LOS ANGELES (CNS) - Los Angeles Opera says its investigation of former General Director Placido Domingo has found sexual harassment allegations against him to be credible, it was reported today.
In a summary of results released to the Los Angeles Times, L.A. Opera said its investigator interviewed 44 people, yielding 10 allegations of inappropriate conduct between 1986, when L.A. Opera named Domingo artistic advisor, and October 2019, when he resigned as general director, a post he had held since 2003.
Citing the privacy and protection of anonymous sources, a spokeswoman for L.A. Opera said details on the nature of the inappropriate conduct would not be released publicly, nor would the full report. But the summary did note that in an interview with the investigator, the law firm of Gibson, Dunn & Crutcher, that Domingo “denied all allegations of unwanted contact and maintained that all his interactions were consensual.”
The Times reached out to Domingo for comment on the investigation, but a spokeswoman said he had nothing to add at this time.
“The level of discomfort reported by the women varied, ranging from some women stating they were not uncomfortable to others who described significant trauma,” the investigation summary said. “Some individuals stated that they felt discouraged to report misconduct due to Mr. Domingo*s importance and stature.”
L.A. Opera said the full report was orally presented to the company's board and key executive staff members.
The report's findings mark the end of a traumatic chapter in company history that began in August when allegations first surfaced against Domingo and reached a plateau late last month when the American Guild of Musical Artists, which represents opera performers, released findings of its own sexual harassment investigation, concluding that Domingo engaged in “inappropriate activity, ranging from flirtation to sexual advances, in and outside of the workplace.”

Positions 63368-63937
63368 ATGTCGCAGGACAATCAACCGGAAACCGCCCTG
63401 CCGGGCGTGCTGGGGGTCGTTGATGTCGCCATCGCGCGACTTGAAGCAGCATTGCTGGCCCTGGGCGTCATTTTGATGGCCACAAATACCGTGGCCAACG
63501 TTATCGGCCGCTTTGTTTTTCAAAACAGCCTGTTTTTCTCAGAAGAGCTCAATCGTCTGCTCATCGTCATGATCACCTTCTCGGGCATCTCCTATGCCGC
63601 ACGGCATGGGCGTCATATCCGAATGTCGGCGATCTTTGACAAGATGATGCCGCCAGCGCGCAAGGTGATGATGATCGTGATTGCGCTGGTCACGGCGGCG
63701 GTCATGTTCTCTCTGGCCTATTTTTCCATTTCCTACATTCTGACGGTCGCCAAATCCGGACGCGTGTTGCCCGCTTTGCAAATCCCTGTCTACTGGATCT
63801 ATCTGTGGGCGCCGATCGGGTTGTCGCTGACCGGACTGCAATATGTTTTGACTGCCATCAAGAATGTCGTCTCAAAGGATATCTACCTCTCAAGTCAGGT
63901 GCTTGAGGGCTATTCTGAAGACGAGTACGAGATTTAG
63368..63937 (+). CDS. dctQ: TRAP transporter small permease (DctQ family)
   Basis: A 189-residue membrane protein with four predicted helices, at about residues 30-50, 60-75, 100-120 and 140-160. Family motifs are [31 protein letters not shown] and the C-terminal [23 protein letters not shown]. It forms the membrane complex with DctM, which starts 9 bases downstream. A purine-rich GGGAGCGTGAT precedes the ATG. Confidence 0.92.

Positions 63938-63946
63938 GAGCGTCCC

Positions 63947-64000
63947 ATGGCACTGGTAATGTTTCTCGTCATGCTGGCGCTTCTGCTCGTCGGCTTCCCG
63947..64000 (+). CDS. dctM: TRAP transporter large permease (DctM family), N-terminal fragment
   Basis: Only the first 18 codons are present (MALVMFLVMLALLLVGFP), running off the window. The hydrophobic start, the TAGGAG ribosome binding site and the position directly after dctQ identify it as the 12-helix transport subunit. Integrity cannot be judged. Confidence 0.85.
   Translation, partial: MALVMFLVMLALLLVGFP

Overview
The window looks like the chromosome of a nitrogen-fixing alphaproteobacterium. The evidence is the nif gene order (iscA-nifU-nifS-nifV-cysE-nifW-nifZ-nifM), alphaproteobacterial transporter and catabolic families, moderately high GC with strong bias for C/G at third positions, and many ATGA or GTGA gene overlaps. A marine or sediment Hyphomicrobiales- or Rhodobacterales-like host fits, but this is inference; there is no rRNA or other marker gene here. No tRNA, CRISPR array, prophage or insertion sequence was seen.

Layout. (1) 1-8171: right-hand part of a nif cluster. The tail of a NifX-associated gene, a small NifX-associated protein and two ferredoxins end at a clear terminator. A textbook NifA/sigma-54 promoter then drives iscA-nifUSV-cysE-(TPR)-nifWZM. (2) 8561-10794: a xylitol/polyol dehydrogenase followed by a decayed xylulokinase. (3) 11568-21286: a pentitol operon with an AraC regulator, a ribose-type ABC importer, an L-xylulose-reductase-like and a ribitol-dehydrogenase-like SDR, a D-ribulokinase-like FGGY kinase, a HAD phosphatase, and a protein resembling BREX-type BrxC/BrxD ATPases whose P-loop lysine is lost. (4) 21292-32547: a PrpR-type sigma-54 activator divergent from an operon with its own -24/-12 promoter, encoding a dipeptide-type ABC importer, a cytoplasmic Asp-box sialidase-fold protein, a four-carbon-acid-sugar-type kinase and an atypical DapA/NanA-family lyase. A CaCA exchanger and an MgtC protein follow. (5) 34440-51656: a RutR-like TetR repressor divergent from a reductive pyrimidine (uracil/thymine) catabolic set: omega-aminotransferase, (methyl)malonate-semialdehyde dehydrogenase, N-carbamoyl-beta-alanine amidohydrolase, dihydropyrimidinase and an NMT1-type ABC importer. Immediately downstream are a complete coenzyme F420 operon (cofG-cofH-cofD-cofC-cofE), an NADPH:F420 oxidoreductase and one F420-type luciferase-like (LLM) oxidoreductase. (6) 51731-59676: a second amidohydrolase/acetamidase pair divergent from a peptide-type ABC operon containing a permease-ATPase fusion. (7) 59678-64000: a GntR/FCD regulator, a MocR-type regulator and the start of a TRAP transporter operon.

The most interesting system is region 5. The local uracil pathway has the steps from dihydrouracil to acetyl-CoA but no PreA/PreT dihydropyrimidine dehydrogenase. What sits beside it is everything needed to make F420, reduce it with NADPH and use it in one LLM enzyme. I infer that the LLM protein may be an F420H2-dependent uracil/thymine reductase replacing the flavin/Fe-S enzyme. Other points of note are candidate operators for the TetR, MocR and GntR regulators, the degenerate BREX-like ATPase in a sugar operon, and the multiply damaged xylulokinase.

The L.A. Opera investigation summary noted that Gibson Dunn found the Domingo accusers to be credible “in part because of the similarities in their accounts,” The Times reported. Gibson Dunn often found Domingo “to be sincere in his denials but found some of them to be less credible or lacking in awareness,” the summary said.
L.A. Opera said the Gibson Dunn investigation team, led by Debra Wong Yang, interviewed 44 people including those who reported misconduct, L.A. Opera management and board members. Anonymity was granted in cases where it was requested, the company said.
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